My Nurse

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Meret Oppenheim-My Nurse 1936

One of the best examples of the Surrealist ‘cult of the object’ which transformed everyday found objects in strange, suggestive ways by placing them into unlikely convergences and chance juxtapositions, My Nurse by the Swiss artist Meret Oppenheim, famous for her fur-lined tea-cup is a disturbing, subversive work with marked fetishistic overtones.

An up-turned pair of white leather high-heeled shoes are placed on a platter, bound and trussed up like a turkey. Oppenheim commented on this work that ‘…it evokes for me the association of thighs squeezed together in pleasure. In fact, almost a “proposition”. When I was a little girl, four of five, we had a young nursemaid. She was dressed in white (Sunday Best?). Maybe she was in love, maybe that’s why she exuded a sensual atmosphere of which I was unconsciously aware.’  

Oppenheim’s comments and the fact that it is shoes bound in such a manner shows that she was fully aware of Freudian psychology. Another, quite clear implication, is that women are not supposed to move.

Georges Bataille in the article Big Toe in Documents magazine outlined his view on shoe and foot fetishes. Because the foot is what treads on the ground and connects us to base reality it is despised, whereas the head, which is nearest to the sky and clouds is venerated. Of course some people will take the contrary view and worship what is generally held in contempt. Luis Bunuel took a rather more straight-forward delight in his shoe fetish as can be witnessed in the extraordinary tracking shot of Catherine Deneuve’s elegant black pumps as she climbs the stairways to Madame Anais brothel for the first time in Belle Du Jour.

Dreams of Desire 55 (Helmut Newton)

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Catherine Deneuve-Helmut Newton 1976
Known as the ‘King of Kink’ and the ’35mm Marquis De Sade’ , Helmut Newton was the most influential fashion photographer of the twentieth century. Famous for his highly stylised black and white photographs of beautiful statuesque women in perverse narrative scenarios, Newton has alternatively been hailed as a true original or vilified as a fetishist who presents the ultimate in the objectification of women.

Born Helmut Neustadter  to a wealthy German-Jewish family in Berlin, Newton was an apprentice to the fashion and advertising photographer Yva (see my previous post Yva) from the ages  of 16 and 18. Fleeing the worsening situation in 1938 Newton went first to Singapore where he led a playboy lifestyle, before moving to Australia where he served in the Australian Army for 5 years. It was in Australia that he met his wife of 55 years, June, who was also a photographer known as ‘Alice Springs’.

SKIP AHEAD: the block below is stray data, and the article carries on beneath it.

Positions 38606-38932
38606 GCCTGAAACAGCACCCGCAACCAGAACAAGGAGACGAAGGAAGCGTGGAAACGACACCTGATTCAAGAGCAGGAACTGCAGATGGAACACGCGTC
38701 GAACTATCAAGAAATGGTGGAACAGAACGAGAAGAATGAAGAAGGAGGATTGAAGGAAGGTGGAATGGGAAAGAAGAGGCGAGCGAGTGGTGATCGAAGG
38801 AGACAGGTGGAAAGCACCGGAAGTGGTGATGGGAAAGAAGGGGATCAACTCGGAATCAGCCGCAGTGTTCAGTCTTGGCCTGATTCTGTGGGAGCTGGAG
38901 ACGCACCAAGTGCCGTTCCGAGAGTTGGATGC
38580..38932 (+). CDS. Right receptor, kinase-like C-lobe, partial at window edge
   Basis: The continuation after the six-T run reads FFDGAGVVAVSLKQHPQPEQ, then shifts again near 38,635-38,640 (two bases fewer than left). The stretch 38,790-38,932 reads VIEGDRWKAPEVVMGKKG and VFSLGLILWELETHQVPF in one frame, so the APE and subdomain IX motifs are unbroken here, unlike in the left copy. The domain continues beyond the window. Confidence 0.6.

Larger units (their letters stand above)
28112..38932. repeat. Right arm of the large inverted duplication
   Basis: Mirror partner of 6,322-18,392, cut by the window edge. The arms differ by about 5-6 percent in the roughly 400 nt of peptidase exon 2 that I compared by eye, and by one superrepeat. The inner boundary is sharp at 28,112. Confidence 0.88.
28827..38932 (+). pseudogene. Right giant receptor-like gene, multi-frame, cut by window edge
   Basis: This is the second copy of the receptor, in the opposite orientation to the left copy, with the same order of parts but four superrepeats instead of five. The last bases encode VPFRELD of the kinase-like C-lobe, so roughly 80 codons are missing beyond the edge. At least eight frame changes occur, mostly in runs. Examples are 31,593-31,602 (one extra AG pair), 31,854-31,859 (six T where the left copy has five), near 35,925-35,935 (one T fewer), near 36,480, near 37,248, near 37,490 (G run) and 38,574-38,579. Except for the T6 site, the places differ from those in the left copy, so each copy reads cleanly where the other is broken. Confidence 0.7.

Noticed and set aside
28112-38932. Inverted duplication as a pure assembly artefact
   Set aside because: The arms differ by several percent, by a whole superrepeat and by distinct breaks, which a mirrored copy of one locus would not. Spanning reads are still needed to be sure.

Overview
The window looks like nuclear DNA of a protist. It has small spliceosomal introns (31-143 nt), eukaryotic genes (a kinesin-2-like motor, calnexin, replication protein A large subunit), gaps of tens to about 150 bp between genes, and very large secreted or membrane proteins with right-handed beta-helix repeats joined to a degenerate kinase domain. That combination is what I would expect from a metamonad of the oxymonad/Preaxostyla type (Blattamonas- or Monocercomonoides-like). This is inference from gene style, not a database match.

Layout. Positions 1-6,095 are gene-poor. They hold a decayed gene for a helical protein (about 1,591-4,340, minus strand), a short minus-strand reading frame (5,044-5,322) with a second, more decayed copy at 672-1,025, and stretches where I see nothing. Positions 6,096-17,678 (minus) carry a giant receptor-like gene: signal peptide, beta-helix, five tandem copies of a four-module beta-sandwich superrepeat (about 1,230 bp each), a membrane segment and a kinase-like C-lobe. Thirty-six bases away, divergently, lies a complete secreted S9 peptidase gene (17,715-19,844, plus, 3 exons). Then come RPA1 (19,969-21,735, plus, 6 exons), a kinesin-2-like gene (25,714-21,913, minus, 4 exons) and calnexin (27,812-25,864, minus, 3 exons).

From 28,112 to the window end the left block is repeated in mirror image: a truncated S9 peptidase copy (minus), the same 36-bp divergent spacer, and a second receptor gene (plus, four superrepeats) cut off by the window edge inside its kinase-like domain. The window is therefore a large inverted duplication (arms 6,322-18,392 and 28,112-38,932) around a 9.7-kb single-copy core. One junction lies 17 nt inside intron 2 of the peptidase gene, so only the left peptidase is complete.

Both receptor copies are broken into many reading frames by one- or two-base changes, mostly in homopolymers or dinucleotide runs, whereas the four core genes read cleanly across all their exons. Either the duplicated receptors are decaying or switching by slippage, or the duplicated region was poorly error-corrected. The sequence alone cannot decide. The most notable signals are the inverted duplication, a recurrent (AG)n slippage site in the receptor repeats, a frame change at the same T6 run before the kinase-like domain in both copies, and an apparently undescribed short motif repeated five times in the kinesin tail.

Newton rose to fame in the 1960’s where his photographs frequently appeared in the French Edition of Vogue. The startling fetishtic glamour shots of the seventies are charged with eroticism and a ritualistic, sado-masochist atmosphere. During the 1980’s and 90’s Newton was one of the most in-demand celebrity photographers, anyone who was anyone during that time had a portrait taken by Newton. As Newton was obsessed by glamour, celebrity and decadence (after all he grew up in the Weimar Republic) it was a perfect fit and his photographs define that image conscious era.

Newton died in a car crash after leaving Chateau Marmont Hotel in Los Angeles, which served as his winter residence for many years, at the age of 83. It was, as Karl Lagerfeld noted, ‘his last picture, taken by himself.’

Catherine Deneuve

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Man Ray-Catherine Deneuve 1968
One of many celebrity portraits that Man Ray photographed during his career. As well as being one of the most beautiful actress to ever grace the screen Catherine Deneuve starred in two Bunuel movies, most notably as the housewife who turns prostitute by day to satisfy her masochistic impulses in Belle Du Jour. Her cool and aloof screen persona in the 60’s seemed to bring out a sadistic streak in her directors, especially Polanski’s Repulsion. It surprising that Hitchcock never cast her as in many ways she was the ideal Hitchcockian heroine, icy, inaccessible and above all blonde.

Catherine Deneuve remains active in movies after five decades in the business; other noteworthy movies is the trashy but enjoyable lesbian vampire flick The Hunger and Lars Von Triers Dancer in the Dark.

Dreams of Desire 17 (Belle Du Jour)

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Belle Du Jour 1967
In what may or may not be a dream scene (but what parts of the movie couldn’t be construed as either a dream or a fantasy) the incomparable Catherine Deneuve as Severine/Belle Du Jour, the haute bourgeois housewife turned daytime prostitute accepts the invitation of a sinister, decadent Duke to take part in a ‘very moving ritual’ at his country Chateau.